Presentation on theme: "Electricity Notes. Electricity Part A All matter is composed of atoms. Atoms are made up of smaller particles called protons, neutrons, and electrons."— Presentation transcript:
Electricity Part A All matter is composed of atoms. Atoms are made up of smaller particles called protons, neutrons, and electrons. Protons are positively charged and electrons are negatively charged. According to the law of electric charges, like charges repel and opposite charges attract. If an atom loses electrons it becomes positively charged. If an atom gains electrons it becomes negatively charged.
There are three ways to “charge” an object... 1. Conduction– e- are transferred by direct contact Ex) uncharged metal & + charged glass rod (e- travel from metal to glass rod leaving the metal + charged) 2. Induction- when charges in an uncharged object are rearranged w/o direct contact Ex) – charged balloon and neutral wall (+ charged object near a neutral object and e- in neutral object are attracted to + charged object & move towards it) 3. Friction- when two objects are rubbed together electrons are “wiped” from one to another Ex) rub a plastic ruler with a cloth (e- are transferred from the cloth to the ruler)
Charge can be detected by using an Electroscope. Uncharged Charged Ex) Glass flask with a metal rod inserted through a rubber stopper. There are two metals leaves at the bottom of the rod. Leaves hang straight down when not charged and move apart when charged.
Static Electricity Static – not moving Static electricity is the build up of charges on an object. The charges that create static electricity do not move away from the object they are stuck to.
Why do clothes stick together after they are taken out of the dryer? When you dry clothes in the dryer, different fabrics rub together, and electrons from a cotton sock (for instance) may rub off onto a polyester shirt. That's why clothes sometimes stick together and make sparks when you pull them apart.
How does a fabric softener (dryer sheet) work to prevent static cling? As these sheets bounce around with your clothes, they add a uniform antistatic coating to the fabric. Rather than cotton rubbing against polyester, you've got the antistatic coating on the cotton rubbing against the antistatic coating on the polyester. No electrons rub off and you don't get any static cling.
The loss of static electricity is discharge. Gradually, over time, charges that build up on an object leave the object. Electric discharge may happen rapidly or slowly. The most dramatic example of electric discharge is lightning.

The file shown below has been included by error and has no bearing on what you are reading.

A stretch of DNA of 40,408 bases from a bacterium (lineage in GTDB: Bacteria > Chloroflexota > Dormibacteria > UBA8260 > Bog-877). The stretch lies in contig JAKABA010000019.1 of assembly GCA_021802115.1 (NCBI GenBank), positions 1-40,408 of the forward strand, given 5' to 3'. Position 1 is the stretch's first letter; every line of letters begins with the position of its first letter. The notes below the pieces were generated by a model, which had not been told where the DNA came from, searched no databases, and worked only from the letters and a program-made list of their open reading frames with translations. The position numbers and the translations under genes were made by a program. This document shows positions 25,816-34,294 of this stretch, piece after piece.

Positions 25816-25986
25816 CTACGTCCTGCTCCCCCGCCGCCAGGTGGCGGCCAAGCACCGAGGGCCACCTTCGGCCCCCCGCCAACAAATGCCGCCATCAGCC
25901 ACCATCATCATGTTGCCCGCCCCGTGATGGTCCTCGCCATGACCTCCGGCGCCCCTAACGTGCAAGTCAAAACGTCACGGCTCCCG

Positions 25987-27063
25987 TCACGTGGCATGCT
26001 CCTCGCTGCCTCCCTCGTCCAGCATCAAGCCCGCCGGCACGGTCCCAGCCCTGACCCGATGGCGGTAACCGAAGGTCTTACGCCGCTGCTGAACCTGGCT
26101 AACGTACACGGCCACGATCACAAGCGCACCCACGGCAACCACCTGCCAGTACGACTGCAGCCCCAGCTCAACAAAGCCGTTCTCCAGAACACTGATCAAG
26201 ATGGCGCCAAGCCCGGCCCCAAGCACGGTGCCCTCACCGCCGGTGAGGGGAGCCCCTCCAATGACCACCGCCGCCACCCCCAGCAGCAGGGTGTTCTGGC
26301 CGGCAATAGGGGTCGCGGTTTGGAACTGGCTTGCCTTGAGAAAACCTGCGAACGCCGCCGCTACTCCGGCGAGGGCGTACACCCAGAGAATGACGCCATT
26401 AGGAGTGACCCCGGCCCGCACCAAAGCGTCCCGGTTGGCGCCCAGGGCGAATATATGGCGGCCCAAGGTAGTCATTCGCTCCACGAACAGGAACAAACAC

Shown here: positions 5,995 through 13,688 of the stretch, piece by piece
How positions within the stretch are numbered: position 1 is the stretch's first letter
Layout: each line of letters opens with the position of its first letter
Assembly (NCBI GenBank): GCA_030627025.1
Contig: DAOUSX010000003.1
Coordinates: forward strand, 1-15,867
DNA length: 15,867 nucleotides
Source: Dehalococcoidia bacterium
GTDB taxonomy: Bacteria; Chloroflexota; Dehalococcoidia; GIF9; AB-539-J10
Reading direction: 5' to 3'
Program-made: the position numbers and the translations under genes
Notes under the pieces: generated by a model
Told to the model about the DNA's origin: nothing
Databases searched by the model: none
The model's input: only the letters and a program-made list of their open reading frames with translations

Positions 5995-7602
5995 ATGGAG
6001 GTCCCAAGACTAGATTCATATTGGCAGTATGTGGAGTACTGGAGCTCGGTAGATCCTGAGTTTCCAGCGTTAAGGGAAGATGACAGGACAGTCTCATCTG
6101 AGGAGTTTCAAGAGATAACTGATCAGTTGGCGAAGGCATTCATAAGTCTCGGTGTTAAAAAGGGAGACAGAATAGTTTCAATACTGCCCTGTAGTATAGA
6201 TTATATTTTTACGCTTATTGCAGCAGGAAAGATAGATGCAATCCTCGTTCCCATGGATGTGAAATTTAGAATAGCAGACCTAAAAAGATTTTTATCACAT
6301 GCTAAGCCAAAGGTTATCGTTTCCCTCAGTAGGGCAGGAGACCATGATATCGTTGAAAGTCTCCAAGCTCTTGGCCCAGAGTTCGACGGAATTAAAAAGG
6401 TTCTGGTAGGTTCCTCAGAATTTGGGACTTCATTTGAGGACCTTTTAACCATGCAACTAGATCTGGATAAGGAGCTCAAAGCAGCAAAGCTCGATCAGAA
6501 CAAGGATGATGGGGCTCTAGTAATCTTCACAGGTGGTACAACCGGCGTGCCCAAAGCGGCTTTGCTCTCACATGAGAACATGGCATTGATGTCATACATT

Current Electricity Electric current is a continuous flow of electrons. Current is how fast charge passes at a given point. There are 2 types of electric current: Alternating Current (AC) and Direct Current (DC). Electric current produced by batteries is DC and electric current from your home outlet is AC.
Current in a wire is determined by voltage and resistance. The higher the voltage, the more energy is released. Resistance is the opposition to the flow of electric charge. It is represented with the symbol http://electronicsclub.info/circuitsymbols.ht m http://electronicsclub.info/circuitsymbols.ht m The higher the resistance, the less current is in it. Resistance can change depending on an object’s material, thickness, length, and temperature.
An example of a material that has a low resistance is copper. Iron is a good conductor. Materials with a low resistance are used to make wires. A thick pipe has less resistance because there are more spaces for current to travel through. A thin pipe has more resistance because it does not have to move around many spaces.
In general, resistance increases as the temperature of a metal increases. This happens because atoms move faster at higher temperatures and get in the way of electric charge. If you cool certain materials, resistance will drop to zero. These materials are known as superconductors. They can be useful because very little energy is wasted when current travels through them.
Comparing Electricity & Magnetism ElectricityMagnetism + and – ChargesNorth and South Poles Like Charges RepelLike Poles Repel Unlike Charges AttractUnlike Poles Attract electric field lines flow from + to - magnetic field lines flow N to S
In order to learn more about magnetism, electricity, and circuits, let’s make an Electrifoldable!